Why You Should See a Nurse Practitioner

Share This:

comments

There are nearly 200,000 nurse practitioners (NPs) practicing in the US, and The American Association of Nurse Practitioners (AANP) has made it an annual tradition to recognize and bring awareness to the incredible work these providers do by celebrating National Nurse Practitioner Week.

One Medical is proud to have about 35 NPs (and counting!) practicing in our offices throughout the country. They are an integral part of our medical staff, and yet many patients are confused about the services NPs are able to offer.

We’d like to make things a little less mysterious, so here are answers to five common questions about NPs, with insights from some of our very own team members.

 Why would I see an NP?

Just as you might consult an MD or a physician assistant (PA) for any number of reasons, you can see an NP for just about any issue that falls under the umbrella of primary care. NPs are trained in all aspects of primary care, including diagnosis, treatment, prevention, education, and medication prescription and management. Although NPs can practice independently, the NPs at One Medical work in collaboration with each other as well as the MDs and PAs who comprise our clinical teams.

Incidentally, many NPs also come to the profession after working in other disciplines, which often gives them a unique perspective on patient care. One Medical’s Kristen Nelson, FNP, for example, built wells in the Peace Corps and championed international public health-focused grants before going to nursing school. “That background gives me a different set of skills I often apply in my work as an NP,” she says.

What is an NP?

An NP is a nurse with a graduate or doctorate-level education who is qualified to treat patients without the direct supervision of a medical doctor. The core curriculum includes an emphasis on disease prevention and health management.  This focus on patient education may appeal to patients seeking extra guidance. “We spend a lot of time listening,” says Jerusalem Makonnen, FNP-C. “And we create an environment that’s collaborative, where each patient is a partner in his or her care.”

NPs are licensed in all 50 states and the District of Columbia and must practice under the rules and regulations of the state in which they are licensed. They can work in a variety of settings, ranging from hospitals to private practices, nursing homes, schools, emergency rooms, and public health departments.

What kind of training do NPs have?

Education requirements can vary slightly depending on the specialty, but all NPs complete either a master’s or doctoral degree program that includes didactic and clinical coursework, after becoming licensed as a registered nurse.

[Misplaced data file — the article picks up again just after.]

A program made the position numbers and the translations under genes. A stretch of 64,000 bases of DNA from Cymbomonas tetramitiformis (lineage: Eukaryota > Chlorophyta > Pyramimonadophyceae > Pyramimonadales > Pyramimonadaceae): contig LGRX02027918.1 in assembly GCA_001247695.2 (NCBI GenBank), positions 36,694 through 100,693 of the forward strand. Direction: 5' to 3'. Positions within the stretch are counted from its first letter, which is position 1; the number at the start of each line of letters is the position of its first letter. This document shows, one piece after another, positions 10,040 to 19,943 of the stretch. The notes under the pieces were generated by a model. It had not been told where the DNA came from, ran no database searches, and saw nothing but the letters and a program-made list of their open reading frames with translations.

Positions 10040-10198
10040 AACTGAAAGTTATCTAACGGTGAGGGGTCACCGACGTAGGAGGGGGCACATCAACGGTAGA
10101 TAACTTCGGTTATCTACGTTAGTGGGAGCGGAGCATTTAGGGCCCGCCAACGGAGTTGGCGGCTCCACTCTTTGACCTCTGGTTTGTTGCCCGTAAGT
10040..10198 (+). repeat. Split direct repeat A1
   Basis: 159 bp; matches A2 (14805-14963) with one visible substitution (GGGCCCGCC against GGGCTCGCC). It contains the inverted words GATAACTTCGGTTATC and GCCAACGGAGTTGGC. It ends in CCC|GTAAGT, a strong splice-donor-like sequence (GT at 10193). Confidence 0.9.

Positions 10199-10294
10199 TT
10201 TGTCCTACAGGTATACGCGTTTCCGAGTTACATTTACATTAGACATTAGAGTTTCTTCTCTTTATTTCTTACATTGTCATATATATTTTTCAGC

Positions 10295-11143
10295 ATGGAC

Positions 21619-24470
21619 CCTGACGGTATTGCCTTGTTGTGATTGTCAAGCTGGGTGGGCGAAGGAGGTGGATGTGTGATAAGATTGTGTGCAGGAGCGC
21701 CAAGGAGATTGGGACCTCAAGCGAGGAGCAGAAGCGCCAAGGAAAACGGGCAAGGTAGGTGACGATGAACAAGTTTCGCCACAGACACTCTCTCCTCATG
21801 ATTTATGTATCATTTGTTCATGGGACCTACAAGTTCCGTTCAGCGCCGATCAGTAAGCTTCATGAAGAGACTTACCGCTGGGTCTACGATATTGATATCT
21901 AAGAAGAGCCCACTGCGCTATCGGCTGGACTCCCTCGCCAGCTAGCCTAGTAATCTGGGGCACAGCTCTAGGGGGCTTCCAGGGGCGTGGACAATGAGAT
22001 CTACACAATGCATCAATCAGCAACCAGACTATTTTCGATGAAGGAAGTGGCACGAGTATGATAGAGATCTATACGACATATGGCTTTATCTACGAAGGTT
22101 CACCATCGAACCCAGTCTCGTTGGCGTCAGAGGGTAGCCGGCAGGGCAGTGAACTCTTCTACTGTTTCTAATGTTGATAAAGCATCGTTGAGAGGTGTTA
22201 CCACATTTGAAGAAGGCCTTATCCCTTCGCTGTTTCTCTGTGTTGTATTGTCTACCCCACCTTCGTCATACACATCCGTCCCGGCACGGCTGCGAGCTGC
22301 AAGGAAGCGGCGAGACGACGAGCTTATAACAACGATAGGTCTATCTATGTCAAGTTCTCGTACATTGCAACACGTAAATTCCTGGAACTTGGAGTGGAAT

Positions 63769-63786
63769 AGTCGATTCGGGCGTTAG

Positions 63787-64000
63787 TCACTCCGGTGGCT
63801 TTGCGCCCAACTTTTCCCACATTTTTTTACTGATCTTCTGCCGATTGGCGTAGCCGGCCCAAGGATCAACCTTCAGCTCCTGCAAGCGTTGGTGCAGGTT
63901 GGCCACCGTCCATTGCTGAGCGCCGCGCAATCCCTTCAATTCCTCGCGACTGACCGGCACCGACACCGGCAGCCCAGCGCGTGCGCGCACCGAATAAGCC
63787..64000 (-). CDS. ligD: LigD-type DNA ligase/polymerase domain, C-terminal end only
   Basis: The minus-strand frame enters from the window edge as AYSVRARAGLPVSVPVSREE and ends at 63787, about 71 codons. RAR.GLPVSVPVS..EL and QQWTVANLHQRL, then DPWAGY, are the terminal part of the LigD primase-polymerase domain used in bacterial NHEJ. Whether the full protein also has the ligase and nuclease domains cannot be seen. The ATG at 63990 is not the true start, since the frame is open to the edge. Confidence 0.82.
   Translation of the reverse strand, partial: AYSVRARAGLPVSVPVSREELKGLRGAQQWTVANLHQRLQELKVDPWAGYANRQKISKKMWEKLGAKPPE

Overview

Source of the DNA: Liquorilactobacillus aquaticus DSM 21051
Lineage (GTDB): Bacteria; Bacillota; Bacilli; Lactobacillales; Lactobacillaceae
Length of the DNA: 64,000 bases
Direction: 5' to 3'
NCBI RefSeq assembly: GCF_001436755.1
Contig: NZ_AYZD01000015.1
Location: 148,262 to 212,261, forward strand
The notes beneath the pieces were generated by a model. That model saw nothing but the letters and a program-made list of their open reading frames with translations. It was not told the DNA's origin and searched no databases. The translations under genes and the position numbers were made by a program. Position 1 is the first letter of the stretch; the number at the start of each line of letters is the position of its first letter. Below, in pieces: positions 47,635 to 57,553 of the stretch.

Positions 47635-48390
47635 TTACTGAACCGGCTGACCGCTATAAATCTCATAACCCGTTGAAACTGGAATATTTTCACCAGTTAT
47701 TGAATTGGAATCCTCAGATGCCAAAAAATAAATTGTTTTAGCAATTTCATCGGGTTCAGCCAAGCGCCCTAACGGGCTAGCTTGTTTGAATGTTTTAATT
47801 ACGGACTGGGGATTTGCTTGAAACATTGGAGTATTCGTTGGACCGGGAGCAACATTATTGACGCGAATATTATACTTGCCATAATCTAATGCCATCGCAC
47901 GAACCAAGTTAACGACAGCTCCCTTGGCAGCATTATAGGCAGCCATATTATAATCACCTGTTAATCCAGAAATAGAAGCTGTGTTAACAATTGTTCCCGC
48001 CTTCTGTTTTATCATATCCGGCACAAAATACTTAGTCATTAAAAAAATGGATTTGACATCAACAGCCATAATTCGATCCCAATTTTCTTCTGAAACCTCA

“Most NPs have many years’ experience working as registered nurses prior to completing a master’s degree,” says Lauren Bosin, FNP. “This gives us a unique perspective on caring for patients in various states of illness–and wellness!”

Master’s programs in nursing generally take two to three years to complete and typically include coursework in areas including health promotion, nursing theory, pharmacology, and pathophysiology. Doctoral programs include the DNP (Doctorate of Nursing Practice) and the PhD (Doctorate of Philosophy) and can take anywhere from three to six years to complete, depending on the track. Doctoral degrees allow students to learn more advanced practices and can also qualify graduates to be teachers in nursing.

In addition to completing post-graduate degrees, NPs must renew their licenses every two years and show proof of completing continuing medical education credits. At One Medical, we also require our NPs to be nationally certified, which is similar to a board certification for MDs.

What kinds of services do NPs provide?

NPs provide all of the following primary care services:

  • Examining and assessing patients
  • Diagnosing and treating acute issues and chronic conditions like high blood pressure and diabetes
  • Prescribing medications and other treatments
  • Initiating and managing overall care
  • Providing counseling
  • Educating patients on disease prevention and healthy lifestyle choices

What do all the different letters attached to “NP” mean?

You might be confused by the variety of letters that can precede the traditional “NP” credential. NPs can specialize in a variety of areas, and they typically select a specialization during their master’s or doctorate programs.

Specialty areas include acute care, adult health, family health, gerontological health, neonatal health, oncology, pediatric health, mental health, and women’s health. Here are the four most common credentials:

  • NP: A generic licensing title for a nurse practitioner.
  • FNP: Family nurse practitioners are trained in caring for people across the lifespan, with emphasis on children, pregnant women, and adults.
  • ANP: Adult nurse practitioners are trained in caring for adults (14 and up).
  • WHNP: Women’s health nurse practitioners specialize in women’s health.

Still have questions about who to select as your primary care provider? Give us a call and we’ll be happy to help you make a decision tailored to your needs.

Share This:

The One Medical blog is published by One Medical, an innovative primary care practice with offices in Boston, Chicago, Los Angeles, New York, Phoenix, the San Francisco Bay Area, Seattle, and Washington, DC.

Comments